The IMF and the Future of Work

It seems almost trite to write this but since March 2020 we have been living in truly extraordinary times. 

What started out as an expected short term pause to the ‘normal way of things’ with a several weeks lockdown in the pleasant spring and early summer of 2020 has developed into something really quite different. 

The ramifications of which, for many if not all of us, have been wide and pervasive. And it now feels like the world as we knew it in February 2020 is not going to be the world which we will get to know from 2021 and beyond.

From a business and wider economic sense, one of the biggest changes has been the way in which we work and the widespread adoption of technology to facilitate remote and agile working.  Probably many more of us than we thought have, relatively seamlessly, moved to this new way of working; and many are feeling its benefits in terms of greater autonomy and flexibility and have little desire to go back to the pre Covid world of work –  if that were even an option.

You may have missed this in the pre Christmas rush (which still made its presence felt, Covid restrictions or not) but the World Economic Forum (“WEF”)released its third detailed assessment of the world of work (The Future of Jobs Report) entitled The Jobs of Tomorrow.  WEF is an arm of the International Monetary Fund (“IMF”) and so its data reach is broad and very deep.  We may not agree with all of their views on economic trends, but we should take careful note of them and consider to what extent these shine a light on the challenges we face either as employees or employers.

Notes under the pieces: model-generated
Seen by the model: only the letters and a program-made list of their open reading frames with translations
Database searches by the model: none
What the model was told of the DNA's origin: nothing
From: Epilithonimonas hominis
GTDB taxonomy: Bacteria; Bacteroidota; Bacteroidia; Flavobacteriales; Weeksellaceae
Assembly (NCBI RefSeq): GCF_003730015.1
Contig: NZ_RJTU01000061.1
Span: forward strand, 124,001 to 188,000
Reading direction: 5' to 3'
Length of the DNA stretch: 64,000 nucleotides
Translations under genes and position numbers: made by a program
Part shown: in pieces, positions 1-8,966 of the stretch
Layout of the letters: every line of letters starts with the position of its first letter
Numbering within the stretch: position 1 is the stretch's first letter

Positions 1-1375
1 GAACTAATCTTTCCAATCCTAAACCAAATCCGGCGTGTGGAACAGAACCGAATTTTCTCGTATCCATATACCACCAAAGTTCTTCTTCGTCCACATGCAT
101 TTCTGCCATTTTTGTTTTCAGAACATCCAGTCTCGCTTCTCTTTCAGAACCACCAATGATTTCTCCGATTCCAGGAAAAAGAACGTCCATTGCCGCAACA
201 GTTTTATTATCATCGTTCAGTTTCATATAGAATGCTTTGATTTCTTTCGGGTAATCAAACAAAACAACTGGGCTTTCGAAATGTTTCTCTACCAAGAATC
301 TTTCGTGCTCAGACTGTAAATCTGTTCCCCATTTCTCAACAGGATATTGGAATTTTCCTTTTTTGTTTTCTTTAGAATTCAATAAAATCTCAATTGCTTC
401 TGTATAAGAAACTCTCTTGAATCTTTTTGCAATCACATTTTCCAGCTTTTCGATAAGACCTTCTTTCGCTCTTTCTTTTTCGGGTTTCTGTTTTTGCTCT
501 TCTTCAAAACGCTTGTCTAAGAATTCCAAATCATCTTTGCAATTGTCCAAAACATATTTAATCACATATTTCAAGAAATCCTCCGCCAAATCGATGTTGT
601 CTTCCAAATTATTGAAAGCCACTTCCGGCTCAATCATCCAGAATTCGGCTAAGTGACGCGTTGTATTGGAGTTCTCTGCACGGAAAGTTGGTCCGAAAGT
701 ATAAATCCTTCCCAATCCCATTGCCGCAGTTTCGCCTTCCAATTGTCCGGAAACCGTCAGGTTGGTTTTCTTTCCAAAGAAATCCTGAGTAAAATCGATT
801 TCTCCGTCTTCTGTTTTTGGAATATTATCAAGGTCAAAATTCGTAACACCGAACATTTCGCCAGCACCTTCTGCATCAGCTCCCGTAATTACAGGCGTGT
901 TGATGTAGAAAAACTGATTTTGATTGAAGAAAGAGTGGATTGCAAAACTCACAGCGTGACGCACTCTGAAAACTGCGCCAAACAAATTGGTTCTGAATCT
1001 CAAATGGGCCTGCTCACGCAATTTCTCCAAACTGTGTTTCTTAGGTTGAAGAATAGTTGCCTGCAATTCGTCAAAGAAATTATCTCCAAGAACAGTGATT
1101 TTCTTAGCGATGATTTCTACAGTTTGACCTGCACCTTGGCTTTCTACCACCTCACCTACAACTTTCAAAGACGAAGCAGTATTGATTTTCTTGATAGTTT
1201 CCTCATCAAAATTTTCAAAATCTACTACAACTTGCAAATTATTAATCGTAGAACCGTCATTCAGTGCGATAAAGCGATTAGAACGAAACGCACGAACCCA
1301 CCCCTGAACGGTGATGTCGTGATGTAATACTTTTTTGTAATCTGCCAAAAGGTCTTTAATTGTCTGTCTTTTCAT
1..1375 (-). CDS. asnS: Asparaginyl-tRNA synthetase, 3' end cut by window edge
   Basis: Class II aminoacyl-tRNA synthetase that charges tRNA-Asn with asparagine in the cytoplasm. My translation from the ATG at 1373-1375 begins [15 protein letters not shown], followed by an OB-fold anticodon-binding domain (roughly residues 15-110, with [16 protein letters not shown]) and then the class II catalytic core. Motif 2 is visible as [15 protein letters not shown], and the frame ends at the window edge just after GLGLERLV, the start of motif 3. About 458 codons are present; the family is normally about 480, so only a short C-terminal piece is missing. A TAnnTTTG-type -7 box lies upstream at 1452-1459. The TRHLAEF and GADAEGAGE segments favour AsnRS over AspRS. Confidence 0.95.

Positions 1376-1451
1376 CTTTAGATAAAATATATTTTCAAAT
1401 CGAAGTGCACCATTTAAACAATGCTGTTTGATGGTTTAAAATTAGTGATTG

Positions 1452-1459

The report concludes that the Covid impact has been in relation to five key related themes.  In many ways, the period since March 2020 has ‘simply’ accelerated existing waves of change which were moving through societies and the businesses which operate in them.

The five areas are:

  1. The workforce is automating faster than expected.  This will displace some jobs, but also…. 
  2. the robot revolution will create more new jobs. 
  3. In 2025, analytical thinking, creativity, and flexibility will be among the most sought-after skills. 
  4. The most competitive businesses will focus on upgrading their workers’ skills.
  5. Remote work is here to stay. 

As with any change it is always much easier to identify what will be lost (in terms of jobs in this context) than what will be created (i.e. new jobs) so I think we should be a little wary of placing too much emphasis on headlines telling us that ‘Robots are taking over and it is the end of work!’ –  or something along those lines.

These trends, if correct, raise a number of questions for businesses large and small. 

From the discussions we are having with our clients these seem principally to be along the following lines:

  • What can you do to generate the greatest productivity and efficiency improvements for any given level of investment?
  • What are you going to do in relation to investing in and upskilling your workforce? 
  • How can you not only manage but benefit from the remote working revolution (which is certainly what it feels like for many)?
  • What is likely to be the medium and longer-term impact on your business model and market from increased automation?  Where are the challenges to be managed and the opportunities to be developed?

The full text of the report can be accessed here.

You might think that these changes aren’t going to impact you and your business.  You may be right; but can any business really afford not to give them detailed thought and reflection? 

Change can be unnerving, but history tells us that it is often the nursemaid of opportunity and there will doubtless be opportunities emerging from these developments over the next 5 years. 

They could be of benefit to you.

To discuss the content discussed in this blog, please don’t hesitate to get in touch with our Corporate Finance Director, Stephen Gregson on 01772 821 021 or stephen.gregson@mooreandsmalley.co.uk